A look at the new Journal of Biological Chemistry Historical Perspectives collection, which contains Classics and Reflection articles grouped around specific topics.
The Journal of Biological Chemistry is proud to offer a new set of free classroom tools based on the popular Classics and Reflections articles. The “Historical Perspectives” are edited collections grouped around specific topics, such as protein synthesis, lipids and metabolism.
The collections include new introductions from the editors. The JBC Classics shed light on the events and experiments that led to many of the important discoveries published in the journal since its founding in 1905. The Reflection articles are authored by biochemists whose contributions have helped mark the many advances in biochemistry and molecular biology and give great insight into the personal and professional lives of groundbreaking scientists.
The Historical Perspectives present the staples of biochemistry and molecular biology classes in a new light and make it easier to learn and teach about these subjects and how they advanced throughout the years.
Currently, there are three Historical Perspectives available on the JBC website: “Lipid Biochemistry,” “Glycobiology and Carbohydrates” and “Bioenergetics.” Each collection can be downloaded as a single PDF, or individual articles from the collections can be downloaded by themselves.
Historical Perspectives on Lipids
The lipid collection contains articles that fall into two general categories— lipid biosynthesis and lipid signaling— and covers research ranging from Horace A. Barker and Earl R. Stadtman’s 1949 JBC paper that examined the synthesis of short-chain fatty acids, to Nobel laureates Sune Bergström and Bengt Samuelson’s papers in the 1960s on the biosynthesis and structure of several prostaglandins.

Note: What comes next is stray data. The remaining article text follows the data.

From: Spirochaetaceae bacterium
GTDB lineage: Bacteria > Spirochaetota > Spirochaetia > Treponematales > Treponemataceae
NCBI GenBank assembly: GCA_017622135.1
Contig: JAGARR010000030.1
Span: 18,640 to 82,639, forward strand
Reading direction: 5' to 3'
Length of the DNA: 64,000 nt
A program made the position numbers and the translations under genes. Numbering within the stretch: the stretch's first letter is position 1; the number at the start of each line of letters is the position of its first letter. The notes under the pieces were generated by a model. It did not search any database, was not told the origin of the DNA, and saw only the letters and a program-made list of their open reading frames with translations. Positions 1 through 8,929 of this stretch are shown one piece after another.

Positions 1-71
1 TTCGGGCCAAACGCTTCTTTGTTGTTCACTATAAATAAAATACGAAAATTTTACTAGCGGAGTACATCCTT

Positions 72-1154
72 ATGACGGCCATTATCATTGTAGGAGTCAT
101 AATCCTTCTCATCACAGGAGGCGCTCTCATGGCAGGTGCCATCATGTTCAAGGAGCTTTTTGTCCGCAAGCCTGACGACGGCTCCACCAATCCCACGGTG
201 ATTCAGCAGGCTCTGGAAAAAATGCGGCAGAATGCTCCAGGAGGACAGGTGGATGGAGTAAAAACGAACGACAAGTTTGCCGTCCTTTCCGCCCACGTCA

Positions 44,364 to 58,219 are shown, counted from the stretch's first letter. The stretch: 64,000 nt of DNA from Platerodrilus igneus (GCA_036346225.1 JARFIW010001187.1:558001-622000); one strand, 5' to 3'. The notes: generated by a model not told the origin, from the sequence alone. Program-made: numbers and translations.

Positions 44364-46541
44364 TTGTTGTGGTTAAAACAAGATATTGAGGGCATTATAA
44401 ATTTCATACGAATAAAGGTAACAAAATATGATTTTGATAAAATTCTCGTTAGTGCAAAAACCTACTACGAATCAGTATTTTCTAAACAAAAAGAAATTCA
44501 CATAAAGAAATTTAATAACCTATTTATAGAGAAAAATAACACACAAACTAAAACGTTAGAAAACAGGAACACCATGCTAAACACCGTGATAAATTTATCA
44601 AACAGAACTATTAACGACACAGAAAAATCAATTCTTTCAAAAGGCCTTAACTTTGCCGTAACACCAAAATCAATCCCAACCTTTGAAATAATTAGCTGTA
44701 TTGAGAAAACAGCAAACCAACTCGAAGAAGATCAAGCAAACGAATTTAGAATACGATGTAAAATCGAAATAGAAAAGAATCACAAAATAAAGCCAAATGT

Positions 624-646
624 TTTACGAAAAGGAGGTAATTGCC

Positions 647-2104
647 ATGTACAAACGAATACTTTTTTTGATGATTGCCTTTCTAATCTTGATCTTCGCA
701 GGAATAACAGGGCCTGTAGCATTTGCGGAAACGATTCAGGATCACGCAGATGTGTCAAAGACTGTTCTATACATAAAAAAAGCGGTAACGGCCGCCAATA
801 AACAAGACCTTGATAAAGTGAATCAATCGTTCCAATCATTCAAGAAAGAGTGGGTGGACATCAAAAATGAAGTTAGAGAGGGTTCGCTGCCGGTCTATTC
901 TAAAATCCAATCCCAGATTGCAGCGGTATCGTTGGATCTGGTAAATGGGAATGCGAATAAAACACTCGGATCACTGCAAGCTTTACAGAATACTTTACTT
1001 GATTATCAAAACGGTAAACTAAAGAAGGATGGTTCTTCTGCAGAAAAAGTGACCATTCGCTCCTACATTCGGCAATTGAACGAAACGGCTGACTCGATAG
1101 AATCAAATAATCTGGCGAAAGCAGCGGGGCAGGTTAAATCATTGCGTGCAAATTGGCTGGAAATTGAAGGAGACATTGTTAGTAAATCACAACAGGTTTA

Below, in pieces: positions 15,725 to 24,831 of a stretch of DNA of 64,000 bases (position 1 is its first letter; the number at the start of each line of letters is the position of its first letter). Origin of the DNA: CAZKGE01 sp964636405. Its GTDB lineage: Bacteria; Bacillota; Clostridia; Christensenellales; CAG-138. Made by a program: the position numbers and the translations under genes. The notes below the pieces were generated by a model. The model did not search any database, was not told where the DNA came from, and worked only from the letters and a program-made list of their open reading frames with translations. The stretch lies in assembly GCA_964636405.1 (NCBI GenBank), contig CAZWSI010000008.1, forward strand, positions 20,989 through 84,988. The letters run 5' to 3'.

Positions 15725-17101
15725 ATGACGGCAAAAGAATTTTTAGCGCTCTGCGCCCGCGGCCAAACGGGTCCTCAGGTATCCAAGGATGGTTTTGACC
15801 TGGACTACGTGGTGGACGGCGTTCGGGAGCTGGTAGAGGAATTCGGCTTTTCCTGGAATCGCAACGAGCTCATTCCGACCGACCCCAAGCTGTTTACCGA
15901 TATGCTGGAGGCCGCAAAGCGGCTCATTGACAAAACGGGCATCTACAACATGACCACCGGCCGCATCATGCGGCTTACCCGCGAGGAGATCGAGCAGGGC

Historical Perspectives on Glycobiology
The Classics and Reflections included in the glycobiology collection trace many of the discoveries that have led to our current knowledge of carbohydrates, including a paper published in 1908 in which Stanley R. Benedict reported an analytical method for determining the reducing sugar content of biological fluids such as urine, leading to the now-famous Benedict solution.
Historical Perspectives on Bioenergetics
The papers selected for the bioenergetics collection touch on various aspects of bioenergetics and the biochemists that pioneered the field. For example, Nobel Prize laureate Paul Boyer’s 1979 JBC Classic paper and his Reflection article explain the research that resulted in the elucidation of the mechanism of energy coupling in oxidative phosphorylation.
Additional collections will be added to the website in the coming months. Upcoming topics include protein chemistry, methods in biochemistry, vitamins and coenzymes, enzyme mechanisms, signal transduction and metabolism.
Other JBC Teaching Tools
In addition to the Classics and Reflections, the Journal of Biological Chemistry website has several other teaching tools that are freely available to download.
One of the most popular tools is “JBC in the Classroom”— a series of articles from the ASBMB Undergraduate Affiliate Network newsletter, Enzymatic. The articles explain how to use JBC papers as teaching tools for biochemistry and molecular biology. For example, in a recent Classroom article, Takita Sumter, professor of biochemistry at Winthrop University, explains how she uses JBC papers to help students understand the relationship between protein structure and function.
The site also has a collection of fun science videos from Stanford University instructor Tom McFadden (featured in the June 2010 issue of ASBMB Today) such as the “Regulatin’ Genes” rap and a ballad to apoptosis.
Additionally, figures included in any article published since 1995 are available to download as a PowerPoint slide for use in the classroom. A figure search option is located at the bottom of the advanced search page on the JBC website. Many of the best images published in the JBC have been featured as journal covers, which can be found in the cover image gallery.
Nicole Kresge (email@example.com) is the editor of ASBMB Today.